Course Syllabus

Welcome to REL 225: The Foundations of the Restoration!

Note: This course code has changed from FDREL 225 to REL 225. You may occasionally see references to the old course code or title.

REL 225 is a study of key revelations, doctrine, people, and events related to the restoration of The Church of Jesus Christ as found in the standard works, the teachings of modern prophets, and church history. These things will be studied in the context of the truths expressed in the thirteen Articles of Faith—those things Joseph Smith Jr. identified as core beliefs for Latter-day Saints.

As students study the Articles of Faith, relevant scriptures, and teachings from modern-day instruction, they will be looking to identify connections, patterns, and themes that will deepen their understanding of the magnificent truths that cause the gospel of Jesus Christ to stand apart from all other teachings and philosophies.

Students will have opportunities to share those insights and help others refine their understanding as well. Working together in small groups, they will be able to share their testimony of the profound blessing of the restoration of the fullness of the gospel in this, the last dispensation. And they will be able to deepen their ability to learn by using the power of BYU-Idaho's Learning Model principles to learn and grow exponentially together.


  1. Identify and understand foundational revelations and doctrine relating to the ongoing restoration and know key people and historical events related to each.
  2. Develop greater faith in Jesus Christ, a testimony of the prophetic calling of Joseph Smith, the ongoing restoration of the gospel of Jesus Christ, and the continuation of prophetic authority.
  3. Evaluate the reliability and validity of doctrinal and historical source material and constructively manage ambiguity. Students will practice critical thinking skills useful in resolving contemporary challenges to faith.
  4. Become more confident in explaining, defending, and applying the foundational doctrine of the ongoing restoration and in maintaining lifelong spiritual growth within The Church of Jesus Christ of Latter-day Saints.

Major Doctrinal Emphases

  • The prophetic calling and doctrinal teachings of Joseph Smith Jr.
  • Key sections and doctrine from the Doctrine and Covenants, Joseph Smith—History, and the Articles of Faith.
  • The foundational events of the restoration including the First Vision, the coming forth of the Book of Mormon, and the restoration of the priesthood.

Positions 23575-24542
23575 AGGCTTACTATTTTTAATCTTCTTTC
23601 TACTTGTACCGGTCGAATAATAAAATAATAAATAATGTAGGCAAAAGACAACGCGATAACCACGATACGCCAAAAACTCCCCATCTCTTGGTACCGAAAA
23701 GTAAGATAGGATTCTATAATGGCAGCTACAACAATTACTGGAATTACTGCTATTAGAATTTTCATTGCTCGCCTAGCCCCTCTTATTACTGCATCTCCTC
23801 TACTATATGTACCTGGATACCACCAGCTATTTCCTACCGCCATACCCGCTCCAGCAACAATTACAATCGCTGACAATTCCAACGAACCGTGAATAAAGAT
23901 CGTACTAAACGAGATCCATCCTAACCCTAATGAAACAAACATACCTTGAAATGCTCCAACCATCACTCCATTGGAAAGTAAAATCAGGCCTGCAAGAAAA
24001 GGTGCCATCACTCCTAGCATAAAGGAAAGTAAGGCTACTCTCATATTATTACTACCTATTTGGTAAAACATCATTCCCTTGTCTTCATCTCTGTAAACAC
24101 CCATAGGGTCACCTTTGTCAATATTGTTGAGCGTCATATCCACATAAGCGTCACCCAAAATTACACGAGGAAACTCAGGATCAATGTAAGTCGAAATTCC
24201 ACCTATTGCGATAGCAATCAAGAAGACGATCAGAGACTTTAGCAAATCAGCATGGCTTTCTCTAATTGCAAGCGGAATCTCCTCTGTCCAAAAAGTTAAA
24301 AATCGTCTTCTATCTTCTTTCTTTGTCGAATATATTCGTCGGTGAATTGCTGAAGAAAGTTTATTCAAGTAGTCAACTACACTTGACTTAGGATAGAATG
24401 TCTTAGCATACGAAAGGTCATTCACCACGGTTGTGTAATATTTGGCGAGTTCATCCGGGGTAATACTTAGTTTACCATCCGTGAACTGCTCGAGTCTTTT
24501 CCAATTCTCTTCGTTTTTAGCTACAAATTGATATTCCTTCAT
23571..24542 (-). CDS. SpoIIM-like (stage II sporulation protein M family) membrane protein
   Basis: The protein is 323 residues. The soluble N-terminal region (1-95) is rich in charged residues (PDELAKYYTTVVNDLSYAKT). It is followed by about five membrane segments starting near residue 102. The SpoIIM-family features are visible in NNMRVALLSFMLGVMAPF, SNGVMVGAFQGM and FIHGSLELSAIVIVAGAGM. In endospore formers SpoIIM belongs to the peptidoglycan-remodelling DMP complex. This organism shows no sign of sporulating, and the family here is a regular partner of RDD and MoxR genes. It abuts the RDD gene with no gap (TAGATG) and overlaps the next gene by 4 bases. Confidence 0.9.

• The truthfulness, establishment, organization, doctrine, and practices of The Church of Jesus Christ of Latter-day Saints.


There are no prerequisites for this course.

Required Materials

The standard works are all available online, or students may use their personal copies.

  1. The Holy Bible
  2. The Book of Mormon
  3. The Doctrine and Covenants
  4. The Pearl of Great Price

All additional readings are available through links in the course.

Course Architecture

In an online course, regular and sustained attention to the course is critical. Students will not be successful by trying to cram all their learning into short, intensive bursts of study. Instead, they should pace themselves so that they can ponder the profound truths of the scriptures and other readings daily. They should be attentive to the reading assignments, course activities, and deadlines. Most assignments cannot be made up once the deadline has passed. However, if a student feels they have extenuating circumstances that warrant special consideration, they should let their instructor know early. The earlier they inform their instructor, the more discretion he or she has to work with them. Any accommodations to course material and/or deadlines will be made at the sole discretion of your instructor.

Weeks 01 and 14 are shortened. Weeks 02–14 will open a few days early to accommodate busy schedules. (You will have to determine what your due dates and times are in your specific time zone.)

Plan to spend six to eight hours every week for this course (three to four hours per credit). If you cannot give that much time to the course work this semester, please consider taking the course at another time. You will be working in small groups each week. Partial involvement or noninvolvement in the course will hamper both the student's and their classmates' ability to learn deeply.

Each week, students will be asked to thoughtfully read in the standard works, talks given by General Authorities and other officers of the church, and additional, related material in order to gain better doctrinal understanding of the truths being taught. They should be sure to read all the truths to ponder and key preparation study materials. They will need that information to complete their other assignments.